It seems like brick and mortar stores are going the way of the dodo, thanks to increasing online competition. That shift towards digital, direct sales has been drastically changing the video game landscape for a few years now, with GameStop, probably one of the most recognizable and most popular video gaming retail outlets and owners of Game Informer magazine, looking for a company to buy it out.
GameStop began its life as Babbages in 1984. When that company merged with Software, Etc., it became Babbages, Etc. But then Barnes & Noble purchased the company in 1999, along with another company called Funco. The two retail outlets merged into what is now known as GameStop. GameStop went on to purchase EB Games, as well as several other smaller companies. It eventually became a gaming retail powerhouse with over 7,000 stores located all over North America.
But times are changing, and players now buy many of their new physical games at online retail stores, such as Amazon, or download them directly from various online outlets, such as the PlayStation Store, Xbox Live and Steam. GameStop continues to offer its trading and used games program, though, which is possibly why it remains afloat, in spite of its troubles.
However, Reuters reports that GameStop is now actively looking for a new buyer for its struggling retail business. The company hired a financial advisor to help it look through offers, including one from Sycamore Partners, a private equity firm. GameStop lost a CEO in May after only three months on the job, although he reportedly left for personal reasons. Over the past year, GameStop stock has gone down over 32 percent. In 2017, the company announced that it had plans to close over 150 stores and expand its business beyond gaming to focus on technology and collectibles.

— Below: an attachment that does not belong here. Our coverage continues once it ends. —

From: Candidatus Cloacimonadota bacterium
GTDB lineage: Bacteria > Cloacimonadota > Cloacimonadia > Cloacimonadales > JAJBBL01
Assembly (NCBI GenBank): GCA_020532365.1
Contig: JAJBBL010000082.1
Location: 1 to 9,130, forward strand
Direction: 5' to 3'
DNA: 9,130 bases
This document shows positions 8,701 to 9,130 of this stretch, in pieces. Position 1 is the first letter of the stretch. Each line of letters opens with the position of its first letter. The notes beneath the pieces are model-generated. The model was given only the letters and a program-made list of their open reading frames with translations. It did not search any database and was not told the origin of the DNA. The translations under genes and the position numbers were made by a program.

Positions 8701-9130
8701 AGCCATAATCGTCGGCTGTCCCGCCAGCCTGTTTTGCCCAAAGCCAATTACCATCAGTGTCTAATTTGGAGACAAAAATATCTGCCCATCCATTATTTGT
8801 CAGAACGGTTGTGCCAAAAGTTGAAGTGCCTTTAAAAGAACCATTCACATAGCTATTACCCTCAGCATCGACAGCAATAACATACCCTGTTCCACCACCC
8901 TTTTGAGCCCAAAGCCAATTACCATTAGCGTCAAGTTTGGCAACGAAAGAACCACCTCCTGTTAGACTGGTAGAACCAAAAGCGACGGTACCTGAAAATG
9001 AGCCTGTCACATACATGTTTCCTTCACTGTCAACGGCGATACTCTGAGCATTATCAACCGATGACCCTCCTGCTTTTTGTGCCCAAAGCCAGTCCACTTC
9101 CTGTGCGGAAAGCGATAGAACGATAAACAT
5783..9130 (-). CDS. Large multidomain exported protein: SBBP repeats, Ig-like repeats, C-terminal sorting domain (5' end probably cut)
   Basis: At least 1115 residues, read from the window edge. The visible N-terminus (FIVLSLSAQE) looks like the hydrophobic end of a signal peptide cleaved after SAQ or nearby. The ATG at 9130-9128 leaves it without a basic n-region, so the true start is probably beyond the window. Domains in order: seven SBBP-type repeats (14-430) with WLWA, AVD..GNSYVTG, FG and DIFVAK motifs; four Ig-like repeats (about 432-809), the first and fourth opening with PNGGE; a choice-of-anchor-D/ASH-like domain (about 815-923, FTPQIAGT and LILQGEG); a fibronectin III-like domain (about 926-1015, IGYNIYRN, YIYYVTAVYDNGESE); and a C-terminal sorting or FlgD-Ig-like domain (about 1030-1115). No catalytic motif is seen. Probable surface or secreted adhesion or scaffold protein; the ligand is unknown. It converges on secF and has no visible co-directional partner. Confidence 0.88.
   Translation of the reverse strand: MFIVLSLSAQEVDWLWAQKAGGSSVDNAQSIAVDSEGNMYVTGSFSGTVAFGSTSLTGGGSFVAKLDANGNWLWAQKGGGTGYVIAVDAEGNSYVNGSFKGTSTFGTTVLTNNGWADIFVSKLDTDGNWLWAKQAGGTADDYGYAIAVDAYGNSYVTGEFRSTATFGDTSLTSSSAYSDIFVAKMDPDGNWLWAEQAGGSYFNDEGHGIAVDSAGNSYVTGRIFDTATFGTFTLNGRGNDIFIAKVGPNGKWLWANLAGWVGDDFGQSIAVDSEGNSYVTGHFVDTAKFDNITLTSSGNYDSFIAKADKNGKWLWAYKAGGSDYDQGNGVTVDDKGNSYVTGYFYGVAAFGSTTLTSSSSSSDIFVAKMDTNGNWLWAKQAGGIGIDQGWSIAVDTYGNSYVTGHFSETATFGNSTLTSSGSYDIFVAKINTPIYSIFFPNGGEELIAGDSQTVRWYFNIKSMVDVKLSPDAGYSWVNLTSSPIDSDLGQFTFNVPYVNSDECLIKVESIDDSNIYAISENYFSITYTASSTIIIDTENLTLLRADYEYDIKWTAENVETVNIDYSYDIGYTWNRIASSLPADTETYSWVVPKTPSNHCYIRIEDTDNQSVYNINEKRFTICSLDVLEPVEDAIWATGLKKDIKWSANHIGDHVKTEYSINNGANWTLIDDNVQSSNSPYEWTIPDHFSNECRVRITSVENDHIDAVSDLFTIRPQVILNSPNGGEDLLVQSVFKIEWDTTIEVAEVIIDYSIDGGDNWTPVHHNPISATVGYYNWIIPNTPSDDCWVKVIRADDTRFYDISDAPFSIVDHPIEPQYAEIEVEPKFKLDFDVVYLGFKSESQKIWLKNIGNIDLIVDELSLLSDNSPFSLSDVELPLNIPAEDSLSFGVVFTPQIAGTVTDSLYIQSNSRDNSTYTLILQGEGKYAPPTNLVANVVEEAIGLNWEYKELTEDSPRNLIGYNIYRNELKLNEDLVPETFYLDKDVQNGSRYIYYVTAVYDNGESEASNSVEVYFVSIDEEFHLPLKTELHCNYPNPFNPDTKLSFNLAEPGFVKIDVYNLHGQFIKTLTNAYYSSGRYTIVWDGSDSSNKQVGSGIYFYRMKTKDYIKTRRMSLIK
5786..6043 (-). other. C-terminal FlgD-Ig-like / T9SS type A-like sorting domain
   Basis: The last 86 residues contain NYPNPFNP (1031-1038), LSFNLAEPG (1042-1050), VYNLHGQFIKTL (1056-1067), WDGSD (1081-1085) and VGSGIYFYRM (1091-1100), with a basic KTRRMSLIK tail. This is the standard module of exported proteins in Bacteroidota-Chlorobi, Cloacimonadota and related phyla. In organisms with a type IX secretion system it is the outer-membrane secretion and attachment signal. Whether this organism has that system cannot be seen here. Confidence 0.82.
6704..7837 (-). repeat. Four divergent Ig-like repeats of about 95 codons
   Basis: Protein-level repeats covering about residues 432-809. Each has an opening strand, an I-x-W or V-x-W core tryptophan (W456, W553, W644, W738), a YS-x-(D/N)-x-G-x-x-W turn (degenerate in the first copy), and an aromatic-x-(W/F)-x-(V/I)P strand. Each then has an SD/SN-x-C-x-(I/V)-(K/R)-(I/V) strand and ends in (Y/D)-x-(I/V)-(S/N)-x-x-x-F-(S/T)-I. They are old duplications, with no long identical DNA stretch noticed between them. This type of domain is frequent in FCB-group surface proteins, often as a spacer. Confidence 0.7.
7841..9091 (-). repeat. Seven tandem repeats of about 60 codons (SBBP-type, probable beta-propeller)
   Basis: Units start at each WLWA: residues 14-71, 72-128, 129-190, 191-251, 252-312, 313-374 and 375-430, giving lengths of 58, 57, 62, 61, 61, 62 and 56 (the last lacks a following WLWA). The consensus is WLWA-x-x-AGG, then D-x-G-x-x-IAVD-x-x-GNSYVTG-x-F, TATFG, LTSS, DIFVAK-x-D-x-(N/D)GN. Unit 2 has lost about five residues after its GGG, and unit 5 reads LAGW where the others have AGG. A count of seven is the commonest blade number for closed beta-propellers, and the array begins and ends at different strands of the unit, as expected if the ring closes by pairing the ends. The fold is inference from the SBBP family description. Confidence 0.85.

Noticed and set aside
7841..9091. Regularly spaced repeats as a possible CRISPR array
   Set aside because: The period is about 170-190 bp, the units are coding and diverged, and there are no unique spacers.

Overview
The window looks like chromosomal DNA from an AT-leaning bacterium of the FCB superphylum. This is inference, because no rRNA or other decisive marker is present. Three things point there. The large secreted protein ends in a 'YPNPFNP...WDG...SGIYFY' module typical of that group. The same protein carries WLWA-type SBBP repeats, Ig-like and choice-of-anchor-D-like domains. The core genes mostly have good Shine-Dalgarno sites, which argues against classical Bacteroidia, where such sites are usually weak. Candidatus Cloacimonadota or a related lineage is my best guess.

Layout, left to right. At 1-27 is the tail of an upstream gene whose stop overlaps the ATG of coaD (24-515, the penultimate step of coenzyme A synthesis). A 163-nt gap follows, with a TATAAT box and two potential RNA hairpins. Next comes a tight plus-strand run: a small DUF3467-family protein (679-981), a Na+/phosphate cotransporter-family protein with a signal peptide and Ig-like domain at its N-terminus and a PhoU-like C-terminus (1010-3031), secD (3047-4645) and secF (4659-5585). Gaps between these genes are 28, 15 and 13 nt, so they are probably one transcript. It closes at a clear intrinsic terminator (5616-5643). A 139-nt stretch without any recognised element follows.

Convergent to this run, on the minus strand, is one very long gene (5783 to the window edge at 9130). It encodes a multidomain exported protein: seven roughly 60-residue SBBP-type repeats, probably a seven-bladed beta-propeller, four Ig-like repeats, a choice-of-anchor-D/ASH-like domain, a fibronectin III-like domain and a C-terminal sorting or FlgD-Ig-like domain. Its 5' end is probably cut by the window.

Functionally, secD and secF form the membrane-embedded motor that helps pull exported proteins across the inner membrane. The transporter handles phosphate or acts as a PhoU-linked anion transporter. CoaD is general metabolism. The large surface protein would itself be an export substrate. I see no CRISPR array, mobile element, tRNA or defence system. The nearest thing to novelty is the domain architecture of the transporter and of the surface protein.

Even with its used game program, GameStop continues to struggle to keep up with a changing market, thanks to services such as Microsoft's Xbox Game Pass service, which allows users to stream older games for a low price. Sony offers PlayStation Now, which also offers up older titles for the PlayStation console. And now, even some video game publishers have plans to offer gamers streaming services that will allow them to play older titles. The convenience of these services make them no-brainers for consumers, which means that physical retail outlets that offer older games get left out in the cold.
Will GameStop find a new buyer and a new niche to fill to keep it in business? Or will it suffer the same fate as other retail outlets, such as Toys R Us and Blockbuster Video?